The Committee continues to expect some pickup in the pace of recovery over coming quarters but anticipates that the unemployment rate will decline only gradually toward levels that the Committee judges to be consistent with its dual mandate.The Committee continues to expect a moderate pace of economic growth over coming quarters and consequently anticipates that the unemployment rate will decline only gradually toward levels that the Committee judges to be consistent with its dual mandate.Not talking about recovery but growth.  Still bearish on unemployment.
Moreover, there are significant downside risks to the economic outlook, including strains in global financial markets.Moreover, there are significant downside risks to the economic outlook, including strains in global financial markets.No change.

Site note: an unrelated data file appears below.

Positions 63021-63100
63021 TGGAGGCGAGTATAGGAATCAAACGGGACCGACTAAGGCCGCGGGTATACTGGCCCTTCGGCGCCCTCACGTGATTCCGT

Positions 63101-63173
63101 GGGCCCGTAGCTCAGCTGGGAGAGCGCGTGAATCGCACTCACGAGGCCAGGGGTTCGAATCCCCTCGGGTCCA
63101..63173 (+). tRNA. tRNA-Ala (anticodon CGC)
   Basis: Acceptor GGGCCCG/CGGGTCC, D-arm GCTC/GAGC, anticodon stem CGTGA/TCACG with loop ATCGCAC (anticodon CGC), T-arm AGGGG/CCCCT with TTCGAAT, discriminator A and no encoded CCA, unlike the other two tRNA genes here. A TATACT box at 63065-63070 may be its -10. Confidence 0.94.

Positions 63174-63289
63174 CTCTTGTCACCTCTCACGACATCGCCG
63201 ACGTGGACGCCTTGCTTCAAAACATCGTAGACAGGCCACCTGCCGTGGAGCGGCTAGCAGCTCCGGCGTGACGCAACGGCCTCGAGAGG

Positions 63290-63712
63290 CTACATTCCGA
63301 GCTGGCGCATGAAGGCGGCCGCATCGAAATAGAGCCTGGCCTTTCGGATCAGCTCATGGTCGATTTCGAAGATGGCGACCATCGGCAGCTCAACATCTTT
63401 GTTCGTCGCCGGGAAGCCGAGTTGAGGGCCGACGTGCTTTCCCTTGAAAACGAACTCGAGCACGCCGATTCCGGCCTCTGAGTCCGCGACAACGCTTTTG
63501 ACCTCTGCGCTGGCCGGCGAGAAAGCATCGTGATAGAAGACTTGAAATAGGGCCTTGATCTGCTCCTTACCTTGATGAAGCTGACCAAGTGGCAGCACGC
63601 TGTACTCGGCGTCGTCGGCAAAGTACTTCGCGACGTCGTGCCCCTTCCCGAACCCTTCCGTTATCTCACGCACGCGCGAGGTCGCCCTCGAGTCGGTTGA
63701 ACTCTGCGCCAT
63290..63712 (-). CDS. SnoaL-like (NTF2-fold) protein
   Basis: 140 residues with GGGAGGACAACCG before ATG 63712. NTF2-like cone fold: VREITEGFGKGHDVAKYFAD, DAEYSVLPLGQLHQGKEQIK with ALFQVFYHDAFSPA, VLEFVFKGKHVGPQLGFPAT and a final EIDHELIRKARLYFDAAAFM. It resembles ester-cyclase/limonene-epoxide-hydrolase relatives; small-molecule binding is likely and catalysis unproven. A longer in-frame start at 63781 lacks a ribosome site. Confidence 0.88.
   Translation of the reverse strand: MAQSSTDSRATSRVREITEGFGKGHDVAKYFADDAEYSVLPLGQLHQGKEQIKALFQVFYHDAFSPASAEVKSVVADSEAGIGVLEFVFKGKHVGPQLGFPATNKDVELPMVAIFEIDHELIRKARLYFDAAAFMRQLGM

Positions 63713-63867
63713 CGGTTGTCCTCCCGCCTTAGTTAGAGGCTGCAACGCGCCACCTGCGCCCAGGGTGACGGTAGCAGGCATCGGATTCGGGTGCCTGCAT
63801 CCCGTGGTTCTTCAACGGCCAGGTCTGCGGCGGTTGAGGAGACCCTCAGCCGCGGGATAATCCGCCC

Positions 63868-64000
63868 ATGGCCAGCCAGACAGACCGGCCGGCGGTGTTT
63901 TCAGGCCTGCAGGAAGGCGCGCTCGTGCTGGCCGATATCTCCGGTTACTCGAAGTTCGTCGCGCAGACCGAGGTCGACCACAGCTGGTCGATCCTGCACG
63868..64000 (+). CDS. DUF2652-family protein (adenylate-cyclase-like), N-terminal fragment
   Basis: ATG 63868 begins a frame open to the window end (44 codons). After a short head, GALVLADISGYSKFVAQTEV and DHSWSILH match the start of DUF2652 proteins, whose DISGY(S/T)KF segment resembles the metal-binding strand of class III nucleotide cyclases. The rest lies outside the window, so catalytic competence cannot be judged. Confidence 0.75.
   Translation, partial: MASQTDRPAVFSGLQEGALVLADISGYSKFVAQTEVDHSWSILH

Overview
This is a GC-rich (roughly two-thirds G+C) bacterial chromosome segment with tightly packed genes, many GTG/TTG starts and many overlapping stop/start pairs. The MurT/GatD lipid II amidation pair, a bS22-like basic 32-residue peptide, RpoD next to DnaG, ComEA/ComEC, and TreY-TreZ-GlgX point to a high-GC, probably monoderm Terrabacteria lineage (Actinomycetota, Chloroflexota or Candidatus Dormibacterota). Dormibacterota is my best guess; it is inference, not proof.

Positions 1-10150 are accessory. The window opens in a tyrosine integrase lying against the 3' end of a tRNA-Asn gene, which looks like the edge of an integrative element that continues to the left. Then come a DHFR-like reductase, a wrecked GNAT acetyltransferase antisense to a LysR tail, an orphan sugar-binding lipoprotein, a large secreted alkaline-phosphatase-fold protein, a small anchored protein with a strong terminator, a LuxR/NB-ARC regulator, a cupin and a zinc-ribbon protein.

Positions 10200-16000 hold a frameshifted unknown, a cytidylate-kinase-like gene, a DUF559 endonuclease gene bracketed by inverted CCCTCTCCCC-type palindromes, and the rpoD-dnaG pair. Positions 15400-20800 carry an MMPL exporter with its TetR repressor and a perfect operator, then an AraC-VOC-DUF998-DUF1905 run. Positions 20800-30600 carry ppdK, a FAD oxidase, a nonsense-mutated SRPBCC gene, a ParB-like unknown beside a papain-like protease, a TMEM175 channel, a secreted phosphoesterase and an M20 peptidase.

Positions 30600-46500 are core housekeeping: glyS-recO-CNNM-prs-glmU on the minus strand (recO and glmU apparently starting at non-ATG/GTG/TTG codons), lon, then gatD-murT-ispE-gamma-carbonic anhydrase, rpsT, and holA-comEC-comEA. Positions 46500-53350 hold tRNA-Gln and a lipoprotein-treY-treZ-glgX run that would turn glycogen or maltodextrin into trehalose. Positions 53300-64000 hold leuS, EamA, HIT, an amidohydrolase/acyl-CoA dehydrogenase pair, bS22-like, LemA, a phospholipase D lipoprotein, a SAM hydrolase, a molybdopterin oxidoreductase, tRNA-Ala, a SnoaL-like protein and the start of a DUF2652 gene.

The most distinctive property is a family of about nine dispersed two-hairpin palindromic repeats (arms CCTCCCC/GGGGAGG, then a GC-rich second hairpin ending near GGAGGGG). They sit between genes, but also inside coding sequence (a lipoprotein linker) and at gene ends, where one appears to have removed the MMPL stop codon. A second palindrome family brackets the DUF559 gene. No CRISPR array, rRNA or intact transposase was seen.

The Committee also anticipates that inflation will settle, over coming quarters, at levels at or below those consistent with the Committee’s dual mandate as the effects of past energy and other commodity price increases dissipate further. However, the Committee will continue to pay close attention to the evolution of inflation and inflation expectations.The Committee also anticipates that inflation will settle, over coming quarters, at levels at or below those consistent with the Committee’s dual mandate as the effects of past energy and other commodity price increases dissipate further. However, the Committee will continue to pay close attention to the evolution of inflation and inflation expectations.No change